1988 Haskell Invitational (Forty Niner) – Forty Niner spent half his career in photo finishes and knew how to fight and how to win. He was one of the gutsiest horses I’ve ever seen and he needed every ounce of his courage to outduel the top-class Seeking the Gold the entire length of the stretch in 100-degree weather. I remember so well at noon that day the sun was actually burning the top of my head even through my hat. Here were two colts giving 100 percent in stifling heat while going stride for stride, with a tenacious Forty Niner refusing to let an equally game Seeking the Gold get by him. Back at the barn after the race Forty Niner had three fans blowing in his stall to try to cool him down. Amazingly, several weeks later Forty Niner again beat Seeking the Gold by a desperate nose in the Travers Stakes. What made these battles all the more interesting was that both these sons of Mr. Prospector grew up together at Claiborne Farm. Forty Niner would then lose a heartbreaker in the Woodward Stakes against older horses when he dug deep yet again but just failed to hold off Alysheba by a neck, and Alysheba had to break the track record to beat him, running the mile and a quarter in 1:59 2/5. I don’t think that I have ever seen three gutsier performances strung together, especially in only a month and a half.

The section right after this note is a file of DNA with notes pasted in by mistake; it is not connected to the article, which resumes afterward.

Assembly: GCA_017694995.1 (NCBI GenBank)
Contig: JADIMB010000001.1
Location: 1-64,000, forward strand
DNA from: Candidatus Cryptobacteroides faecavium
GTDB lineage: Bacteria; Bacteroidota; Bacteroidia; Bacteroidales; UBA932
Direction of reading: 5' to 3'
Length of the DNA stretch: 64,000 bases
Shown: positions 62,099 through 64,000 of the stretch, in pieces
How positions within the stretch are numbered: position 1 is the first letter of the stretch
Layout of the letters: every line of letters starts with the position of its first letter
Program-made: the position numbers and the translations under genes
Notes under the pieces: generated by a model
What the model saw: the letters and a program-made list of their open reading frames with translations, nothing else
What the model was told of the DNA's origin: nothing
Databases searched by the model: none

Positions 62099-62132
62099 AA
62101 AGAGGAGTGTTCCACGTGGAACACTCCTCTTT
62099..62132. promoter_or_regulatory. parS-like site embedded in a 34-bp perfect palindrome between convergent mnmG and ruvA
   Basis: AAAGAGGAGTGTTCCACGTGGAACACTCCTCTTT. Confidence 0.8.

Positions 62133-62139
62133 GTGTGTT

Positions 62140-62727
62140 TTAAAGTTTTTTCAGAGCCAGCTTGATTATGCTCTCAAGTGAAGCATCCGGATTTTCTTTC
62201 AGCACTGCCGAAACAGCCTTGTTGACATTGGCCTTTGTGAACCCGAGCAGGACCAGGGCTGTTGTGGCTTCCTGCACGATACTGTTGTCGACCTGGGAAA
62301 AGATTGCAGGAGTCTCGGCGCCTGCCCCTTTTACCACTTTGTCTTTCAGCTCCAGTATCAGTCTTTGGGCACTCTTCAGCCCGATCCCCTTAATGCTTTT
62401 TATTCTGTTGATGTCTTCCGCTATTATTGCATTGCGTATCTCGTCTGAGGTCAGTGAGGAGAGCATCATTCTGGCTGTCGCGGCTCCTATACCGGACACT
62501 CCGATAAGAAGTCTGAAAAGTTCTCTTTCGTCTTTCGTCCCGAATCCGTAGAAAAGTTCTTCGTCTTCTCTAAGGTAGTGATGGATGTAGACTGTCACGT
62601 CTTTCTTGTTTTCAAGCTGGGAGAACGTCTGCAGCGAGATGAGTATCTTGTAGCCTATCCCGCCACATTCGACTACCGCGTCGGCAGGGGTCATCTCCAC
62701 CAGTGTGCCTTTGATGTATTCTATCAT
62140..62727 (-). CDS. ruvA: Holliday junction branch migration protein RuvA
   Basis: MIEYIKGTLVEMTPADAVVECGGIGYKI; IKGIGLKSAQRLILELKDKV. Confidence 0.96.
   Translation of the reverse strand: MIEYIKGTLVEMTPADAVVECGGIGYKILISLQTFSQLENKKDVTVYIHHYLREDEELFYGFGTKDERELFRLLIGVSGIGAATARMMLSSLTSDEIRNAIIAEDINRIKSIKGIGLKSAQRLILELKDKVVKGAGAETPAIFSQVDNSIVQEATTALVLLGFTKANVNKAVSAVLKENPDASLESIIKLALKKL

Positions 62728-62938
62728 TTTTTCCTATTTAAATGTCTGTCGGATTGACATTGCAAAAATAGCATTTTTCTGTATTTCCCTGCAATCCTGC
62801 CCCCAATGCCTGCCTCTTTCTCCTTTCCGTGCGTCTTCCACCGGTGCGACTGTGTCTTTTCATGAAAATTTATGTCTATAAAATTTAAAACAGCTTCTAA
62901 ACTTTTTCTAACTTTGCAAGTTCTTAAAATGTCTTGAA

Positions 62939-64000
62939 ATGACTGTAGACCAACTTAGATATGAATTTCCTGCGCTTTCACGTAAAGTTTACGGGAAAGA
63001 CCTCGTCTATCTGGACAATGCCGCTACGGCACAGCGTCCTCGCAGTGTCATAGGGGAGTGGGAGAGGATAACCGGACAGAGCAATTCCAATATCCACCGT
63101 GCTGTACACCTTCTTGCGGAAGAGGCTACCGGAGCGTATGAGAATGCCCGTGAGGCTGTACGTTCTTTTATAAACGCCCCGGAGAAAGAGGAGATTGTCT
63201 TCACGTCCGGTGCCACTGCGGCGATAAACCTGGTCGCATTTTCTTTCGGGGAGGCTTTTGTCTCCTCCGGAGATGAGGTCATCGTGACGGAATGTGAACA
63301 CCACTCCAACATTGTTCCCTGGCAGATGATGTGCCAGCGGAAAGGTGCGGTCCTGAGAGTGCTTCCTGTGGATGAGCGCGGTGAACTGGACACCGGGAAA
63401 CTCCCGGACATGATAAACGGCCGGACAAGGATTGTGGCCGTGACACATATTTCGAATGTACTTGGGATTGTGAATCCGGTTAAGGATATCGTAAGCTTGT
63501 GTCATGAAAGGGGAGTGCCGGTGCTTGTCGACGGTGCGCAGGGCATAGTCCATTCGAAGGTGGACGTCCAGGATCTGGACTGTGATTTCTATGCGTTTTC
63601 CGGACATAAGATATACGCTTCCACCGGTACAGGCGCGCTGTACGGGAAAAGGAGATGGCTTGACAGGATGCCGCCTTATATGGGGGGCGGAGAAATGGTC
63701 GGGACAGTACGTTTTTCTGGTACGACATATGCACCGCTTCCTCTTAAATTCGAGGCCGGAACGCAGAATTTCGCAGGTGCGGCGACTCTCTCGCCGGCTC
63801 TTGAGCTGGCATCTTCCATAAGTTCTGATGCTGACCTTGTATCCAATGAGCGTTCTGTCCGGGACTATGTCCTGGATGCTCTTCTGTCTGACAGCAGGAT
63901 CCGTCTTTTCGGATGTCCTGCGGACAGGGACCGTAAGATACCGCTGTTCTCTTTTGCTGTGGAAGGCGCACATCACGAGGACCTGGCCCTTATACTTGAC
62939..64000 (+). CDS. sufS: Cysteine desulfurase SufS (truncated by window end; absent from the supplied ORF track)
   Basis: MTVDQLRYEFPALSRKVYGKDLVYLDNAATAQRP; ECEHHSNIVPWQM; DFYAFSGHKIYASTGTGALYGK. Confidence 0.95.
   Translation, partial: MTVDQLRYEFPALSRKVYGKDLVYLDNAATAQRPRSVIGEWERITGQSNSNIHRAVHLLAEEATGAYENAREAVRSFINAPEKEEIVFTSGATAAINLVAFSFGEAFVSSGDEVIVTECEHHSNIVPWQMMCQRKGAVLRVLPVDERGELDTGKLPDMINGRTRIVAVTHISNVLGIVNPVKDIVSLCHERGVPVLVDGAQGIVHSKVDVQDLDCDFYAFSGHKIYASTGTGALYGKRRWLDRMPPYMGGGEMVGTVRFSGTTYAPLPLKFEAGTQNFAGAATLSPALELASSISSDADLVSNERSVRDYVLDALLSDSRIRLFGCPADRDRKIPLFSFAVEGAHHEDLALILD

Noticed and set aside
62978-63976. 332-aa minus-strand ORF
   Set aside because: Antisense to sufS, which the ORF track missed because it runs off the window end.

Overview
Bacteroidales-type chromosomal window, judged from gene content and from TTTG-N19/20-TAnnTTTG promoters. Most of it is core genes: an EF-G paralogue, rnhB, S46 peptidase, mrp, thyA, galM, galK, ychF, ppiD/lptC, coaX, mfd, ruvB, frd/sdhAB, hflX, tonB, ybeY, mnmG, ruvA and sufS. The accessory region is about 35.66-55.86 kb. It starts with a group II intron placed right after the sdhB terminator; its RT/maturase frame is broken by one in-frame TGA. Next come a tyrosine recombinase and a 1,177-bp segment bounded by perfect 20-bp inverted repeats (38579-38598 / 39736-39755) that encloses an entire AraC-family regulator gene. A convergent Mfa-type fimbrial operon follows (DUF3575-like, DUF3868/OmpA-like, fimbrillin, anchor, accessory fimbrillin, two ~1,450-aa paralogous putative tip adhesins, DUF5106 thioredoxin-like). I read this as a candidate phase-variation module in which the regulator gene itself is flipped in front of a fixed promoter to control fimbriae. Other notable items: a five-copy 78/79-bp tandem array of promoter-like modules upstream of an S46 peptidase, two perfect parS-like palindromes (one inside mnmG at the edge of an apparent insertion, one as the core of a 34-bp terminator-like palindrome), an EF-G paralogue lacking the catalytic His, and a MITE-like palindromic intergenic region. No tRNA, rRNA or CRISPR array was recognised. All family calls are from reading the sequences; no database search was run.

1988 Breeders’ Cup Distaff (Personal Ensign) – All you have to do is say Secretariat’s Belmont or Affirmed and Alydar’s Belmont and that is sufficient. They require no other words. The same can be said of Personal Ensign’s Breeders’ Cup Distaff and her determination to catch the Kentucky Derby winner Winning Colors in the deep stretch run. Winning Colors was on a clear lead enjoying her return to Churchill Downs on a sloppy sticky track with Personal Ensign, appearing to dislike the surface and with too much ground to make up, charging at her relentlessly trying to end her illustrious career undefeated. Everyone already knew at the sixteenth pole it was going to come down to whose nose was going to be in front at the wire. First Personal Ensign had to get by the Kentucky Oaks, Coaching Club American Oaks, and Mother Goose winner Goodbye Halo and even that was going to be close. After that it would take about three or four more strides to crack the big powerful speedball Winning Colors. Just like Forego in the 1976 Marlboro Cup history would not be denied as Personal Ensign just got up to win by a nose ending one of the great careers of all time. For a race that requires no words I think that was more than enough.